The “Rock Mohawk” that is Blackcomb Mountain
Like Our Facebook Page
WHISTLER - I’d been skiing at Whistler Blackcomb for 20 years without knowing how it got its name or why its peaks are so distinctive.
We know a lot of recent history has been made here – from hosting the world during the 2010 Olympic Games, Blackcomb Mountain pretty much gave birth to snowboarding and has set engineering records with the planet’s longest horizontal spanning gondola called the Peak 2 Peak.
But then I also discovered the way-back-when story – as in ancient history.
Looking across from the summit of Whistler Mountain to Blackcomb Mountain, you’ll see the famous ski zone of 7th Heaven. Look straight up and just over to the right and you’ll see the “Rock Mohawk” - and how this mountain's marquee got its name.
Blackcomb Mountain, on the other side of the Fisher Fault (that’s right, a fault, as in a fault line, which makes the Fisher Valley between Whistler and Blackcomb so prominent), goes back 150 million years.
As a prairie kid from Winnipeg, who learned to ski on Blackcomb more than two decades ago, I was struck by a funny memory of tackling this mountain, hurtling down my uncle’s skis, called the “210cm POW rods.”
Yet, it wasn’t until this recent hike, a three-hour adventure called 2 Peaks 2 Past Into History, that I had truly learned the real back story of this mountain that I am so passionate about.
A combination of the colour black and a rooster’s “comb," as you can see when you look at the summit of Blackcomb, is how the peak scored its name.
“When you look to the top of the mountain you can see a “comb” to it, similar to what you’d see on a rooster, usually that red mohawk. While instead of red, Blackcomb’s is black,” Pritchard said.
“It’s not the rock on the summit that is black, it’s actually ancient lichen that has been allowed to grow, and over those millions of years of growth, that plant life which is lichen has gone black.”
Whistler Blackcomb geology interpreter Becky Pritchard explains how the mountain we are standing on was formed millions of years ago.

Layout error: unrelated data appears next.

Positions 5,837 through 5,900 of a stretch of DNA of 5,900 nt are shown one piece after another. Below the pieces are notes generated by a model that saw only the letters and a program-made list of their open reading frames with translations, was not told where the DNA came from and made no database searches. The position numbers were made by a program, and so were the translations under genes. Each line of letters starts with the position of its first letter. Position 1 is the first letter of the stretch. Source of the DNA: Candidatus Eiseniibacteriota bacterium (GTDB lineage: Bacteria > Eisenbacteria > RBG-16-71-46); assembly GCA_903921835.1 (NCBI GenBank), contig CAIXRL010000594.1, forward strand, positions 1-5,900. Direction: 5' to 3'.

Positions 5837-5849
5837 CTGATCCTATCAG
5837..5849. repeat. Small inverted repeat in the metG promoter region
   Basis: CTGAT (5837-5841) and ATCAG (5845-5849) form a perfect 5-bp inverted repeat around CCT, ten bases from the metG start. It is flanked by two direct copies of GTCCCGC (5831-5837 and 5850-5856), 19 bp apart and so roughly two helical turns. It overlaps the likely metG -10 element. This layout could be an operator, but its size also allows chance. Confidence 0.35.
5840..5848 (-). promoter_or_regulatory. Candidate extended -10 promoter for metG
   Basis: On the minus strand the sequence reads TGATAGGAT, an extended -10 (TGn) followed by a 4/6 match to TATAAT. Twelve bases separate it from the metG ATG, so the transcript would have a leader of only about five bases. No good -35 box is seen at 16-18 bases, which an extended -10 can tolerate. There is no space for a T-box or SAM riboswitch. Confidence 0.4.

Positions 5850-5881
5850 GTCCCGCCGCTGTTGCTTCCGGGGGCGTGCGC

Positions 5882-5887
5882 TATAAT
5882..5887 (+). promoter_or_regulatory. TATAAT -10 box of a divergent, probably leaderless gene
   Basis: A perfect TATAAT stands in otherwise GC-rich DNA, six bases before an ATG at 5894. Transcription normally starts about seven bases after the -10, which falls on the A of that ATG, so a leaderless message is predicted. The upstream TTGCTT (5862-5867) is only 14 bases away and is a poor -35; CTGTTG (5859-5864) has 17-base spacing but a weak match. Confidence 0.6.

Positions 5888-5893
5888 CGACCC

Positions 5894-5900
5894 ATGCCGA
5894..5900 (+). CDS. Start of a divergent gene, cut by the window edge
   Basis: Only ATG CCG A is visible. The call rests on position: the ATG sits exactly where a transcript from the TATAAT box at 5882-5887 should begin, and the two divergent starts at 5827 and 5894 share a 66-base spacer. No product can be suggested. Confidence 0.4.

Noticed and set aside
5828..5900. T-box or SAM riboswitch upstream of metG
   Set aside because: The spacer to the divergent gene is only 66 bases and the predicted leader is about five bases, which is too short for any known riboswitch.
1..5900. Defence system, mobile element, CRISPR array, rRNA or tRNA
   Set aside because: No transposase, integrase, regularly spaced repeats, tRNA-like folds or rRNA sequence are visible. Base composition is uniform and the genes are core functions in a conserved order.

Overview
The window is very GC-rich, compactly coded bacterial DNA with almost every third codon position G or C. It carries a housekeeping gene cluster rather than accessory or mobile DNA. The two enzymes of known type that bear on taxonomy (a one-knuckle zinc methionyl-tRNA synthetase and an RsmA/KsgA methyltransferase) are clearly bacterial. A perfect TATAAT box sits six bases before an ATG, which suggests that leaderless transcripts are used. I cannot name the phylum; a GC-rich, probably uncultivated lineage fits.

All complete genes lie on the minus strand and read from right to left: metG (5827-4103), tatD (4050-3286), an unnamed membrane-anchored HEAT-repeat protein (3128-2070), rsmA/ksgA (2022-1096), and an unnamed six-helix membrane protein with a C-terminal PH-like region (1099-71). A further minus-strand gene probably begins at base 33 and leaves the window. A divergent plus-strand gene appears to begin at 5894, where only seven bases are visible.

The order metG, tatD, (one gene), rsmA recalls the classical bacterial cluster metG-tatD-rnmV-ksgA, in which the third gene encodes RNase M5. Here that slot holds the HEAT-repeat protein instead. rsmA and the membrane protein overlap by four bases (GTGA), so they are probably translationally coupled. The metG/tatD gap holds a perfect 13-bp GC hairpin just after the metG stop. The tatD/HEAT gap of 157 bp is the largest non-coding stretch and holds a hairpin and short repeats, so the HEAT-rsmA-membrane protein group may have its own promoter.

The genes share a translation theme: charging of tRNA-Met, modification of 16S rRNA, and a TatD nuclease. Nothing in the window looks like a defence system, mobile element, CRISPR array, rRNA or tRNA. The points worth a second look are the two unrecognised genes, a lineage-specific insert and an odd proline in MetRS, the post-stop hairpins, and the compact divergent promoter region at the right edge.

The team at Whistler Blackcomb have transformed the summer hiking experience into something epic. Pritchard and I met in the village and three hours later, we had toured two mountains, taken a ride on the world’s longest gondola and dangled our legs in the breeze as we coasted our way down Blackcomb mountain.
Hiking into the geology and ecology of Whistler Blackcomb allows you to not only learn how the mountains were formed, but also how much snow falls every year. Next to “snow indicators” like this, wait until you get an eyeful of legendary ski runs like Shale Slope on Whistler or the Sudan Couloir on Blackcomb.
ZenSeekers’ 5 top hiking tips @WhistlerBlackcmb:
All ages can head up for the 2 Peaks 2 Pasts hike or just head up there on your own (trail maps are everywhere and it's very well signed). Our suggestion is to take the gondola up from Whistler, then head across on the Peak 2 Peak and then take the chairlift down on Blackcomb. It's how to make the most of the scenery.
Buy your hiking pass at least two days in advance to save some money. Or, you can pick up a season’s hiking pass for around $80.
Lineups in the village can get intense to get on the Whistler Gondola. Hint: just do ZenSeekers’ No. 1 suggestion in reverse starting from Blackcomb’s base.
Whistler Blackcomb offers several adventures on the mountain, including bear tours, the Via Ferrata and the tour experienced in this story called the 2 Peaks 2 Pasts - Hike into history.
Take the chairlift to the Peak and summit Whistler! It’s about a 1.5-hour hike back down to the top of the gondola station (looking out back off Whistler to the famous Black Tusk in the distance). This WB video shows you what to expect on your visit.